Genre: Interactive Fiction / Horror / Independent Developer
Release Date: Original mod: 2008 (version reviewed); updated 2009; being rebuilt by Robert Briscoe for a late 2010 release.
Platform: PC (reviewed), Mac
Note: This review was originally published September 27, 2010
The game starts with you standing on the dock of a mysterious island. The buildings up on shore tell you that man has been here, but there is no sign of anyone at the moment. A seagull appears out of the mist and just as quickly vanishes again. A deep, cultured voice begins to speak, “Dear Esther...”
No, this is not Myst. This is the research project of Dan Pinchbeck at the University of Portsmouth, UK. “The aim was to use Source to create something radically different from normal: an interactive story that dispensed with traditional gameplay and focused instead on an open-ended, semi-random narrative.”
What Dan ended up with was possibly the first successful attempt to tell a story via the medium of Gaming. (Portal attempted this years ago, but the “game” was just an excuse to get the text up on the screen. The story was later published in book form and it lost nothing.)
The game consists of using the Half Life 2 3D engine to explore the island. You can walk anywhere, hop a few inches to get over small steps and even swim around the rocks to get to that beach down the shore. If you stray too far from the path, a hollow voice disparately urges you to “Come back!” There are no puzzles to solve other than find the path to an unexplored area, which is not always easy. And there are the universal questions from every adventure game which need to be answered - “Who am I?” “What am I doing here?” “Where did this Chinese take-out come from?”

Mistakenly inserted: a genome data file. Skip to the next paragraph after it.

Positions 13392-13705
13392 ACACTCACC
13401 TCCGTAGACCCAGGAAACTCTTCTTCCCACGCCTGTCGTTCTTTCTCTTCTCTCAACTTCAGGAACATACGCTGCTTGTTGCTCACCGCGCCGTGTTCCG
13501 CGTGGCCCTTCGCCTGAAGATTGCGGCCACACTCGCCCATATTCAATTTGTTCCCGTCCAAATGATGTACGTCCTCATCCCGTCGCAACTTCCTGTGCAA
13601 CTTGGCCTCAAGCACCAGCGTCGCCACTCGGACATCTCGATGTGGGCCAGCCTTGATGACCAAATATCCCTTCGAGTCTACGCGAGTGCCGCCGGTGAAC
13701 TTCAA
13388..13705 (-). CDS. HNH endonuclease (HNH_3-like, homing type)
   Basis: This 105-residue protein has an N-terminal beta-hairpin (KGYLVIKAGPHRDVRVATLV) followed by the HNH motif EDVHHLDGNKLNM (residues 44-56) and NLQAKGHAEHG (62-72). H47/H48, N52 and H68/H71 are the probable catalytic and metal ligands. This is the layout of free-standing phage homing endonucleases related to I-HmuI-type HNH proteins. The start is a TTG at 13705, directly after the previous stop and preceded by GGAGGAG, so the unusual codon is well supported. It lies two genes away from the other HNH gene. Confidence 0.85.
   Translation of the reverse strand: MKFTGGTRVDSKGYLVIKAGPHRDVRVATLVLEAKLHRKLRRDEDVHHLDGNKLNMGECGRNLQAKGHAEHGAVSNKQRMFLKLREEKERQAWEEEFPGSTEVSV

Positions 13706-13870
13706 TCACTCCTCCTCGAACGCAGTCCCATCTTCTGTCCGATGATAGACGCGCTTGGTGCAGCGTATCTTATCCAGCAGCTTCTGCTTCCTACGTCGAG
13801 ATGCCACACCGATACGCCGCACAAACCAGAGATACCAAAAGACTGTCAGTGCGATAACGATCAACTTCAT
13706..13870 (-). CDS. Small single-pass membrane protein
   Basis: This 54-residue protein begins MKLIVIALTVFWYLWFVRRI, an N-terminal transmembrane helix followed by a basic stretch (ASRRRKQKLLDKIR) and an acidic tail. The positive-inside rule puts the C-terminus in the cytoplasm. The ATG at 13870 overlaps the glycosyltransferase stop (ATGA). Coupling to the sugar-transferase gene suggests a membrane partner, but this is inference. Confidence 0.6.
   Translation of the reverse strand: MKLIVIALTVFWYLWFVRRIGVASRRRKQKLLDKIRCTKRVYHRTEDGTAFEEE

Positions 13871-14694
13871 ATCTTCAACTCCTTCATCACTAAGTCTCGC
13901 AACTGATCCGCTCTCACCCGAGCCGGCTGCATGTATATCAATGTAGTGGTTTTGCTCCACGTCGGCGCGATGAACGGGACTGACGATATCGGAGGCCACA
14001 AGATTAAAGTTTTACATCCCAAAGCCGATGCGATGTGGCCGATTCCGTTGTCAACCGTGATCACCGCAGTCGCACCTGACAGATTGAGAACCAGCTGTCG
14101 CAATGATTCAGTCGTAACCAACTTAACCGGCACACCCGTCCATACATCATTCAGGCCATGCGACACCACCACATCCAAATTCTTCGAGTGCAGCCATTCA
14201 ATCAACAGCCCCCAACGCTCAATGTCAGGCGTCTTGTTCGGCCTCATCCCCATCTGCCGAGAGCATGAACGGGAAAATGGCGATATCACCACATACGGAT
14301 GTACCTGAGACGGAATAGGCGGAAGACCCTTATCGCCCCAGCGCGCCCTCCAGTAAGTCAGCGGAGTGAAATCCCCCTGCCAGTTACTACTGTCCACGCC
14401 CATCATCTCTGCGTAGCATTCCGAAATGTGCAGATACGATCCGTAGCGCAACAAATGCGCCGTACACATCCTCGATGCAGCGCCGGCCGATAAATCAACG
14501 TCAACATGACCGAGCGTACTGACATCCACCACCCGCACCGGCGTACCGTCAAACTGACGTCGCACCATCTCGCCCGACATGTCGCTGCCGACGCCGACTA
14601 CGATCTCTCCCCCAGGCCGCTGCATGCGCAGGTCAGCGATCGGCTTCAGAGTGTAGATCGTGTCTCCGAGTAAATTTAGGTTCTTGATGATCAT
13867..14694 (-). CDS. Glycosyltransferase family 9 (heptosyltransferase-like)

The island is a grey, moody place. The background music, while not depressing, sets a maudlin tone. There are old buildings and a modern transmitting tower still in operation, but no people. The place feels timeless. You can walk just about anywhere, but you cannot run. Why would you need to?
There is graffiti all over the island. Someone has painted prophecies, electrical symbols and... things on the cliffs and cave walls. They have left a pile of empty paint cans in testimony to their efforts. What they didn't leave was an explanation.
As you enter an area for the first time, the British gentleman will read one of his letters to Esther. Each one tells a small story. They name names, describe places and hint at relationships. They evoke images and touch emotions. They could almost be considered free verse. But they do not give definitive answers.
One of the letters tells of a fatal car crash. Is this a ghost story? If so, who is the ghost? The disembodied voice reading the letters? The shade which might be occasionally seen in the distance? Or you?
The island and the letters are one. Without the letters, the island would be empty. Without the island, the letters would have no soul. They feed each other and in the end you will find yourself moved. But you must decide for yourself just what is is that you have experienced.
I would dare call this Art.
Is it worth the expense? Dear Esther can be played in about an hour, but you will be thinking about it for much longer than that. You will also want to play it twice. Each area chooses its letter at random from a list appropriate to that point in the story. Not all the letters will be used in one game. So the second time through will likely yield more material as well as offer the opportunity to check out new directions you may have missed the first time around. After that, you will likely be satiated.
Is it that good? The voice acting is brilliant. The concept is novel. The execution, almost flawless. And it was done by a single independent developer.
Final Grade: A
Editor's Note: The new version, released in late 2010, has vastly improved graphics.
If you liked this game, then
Play: Amber: Journeys Beyond
Watch: The Haunting (original)
Read: The Masque of the Red Death by Edgar Allen Poe
1.2 GHz processor
256 MB RAM
DirectX 7 level graphics card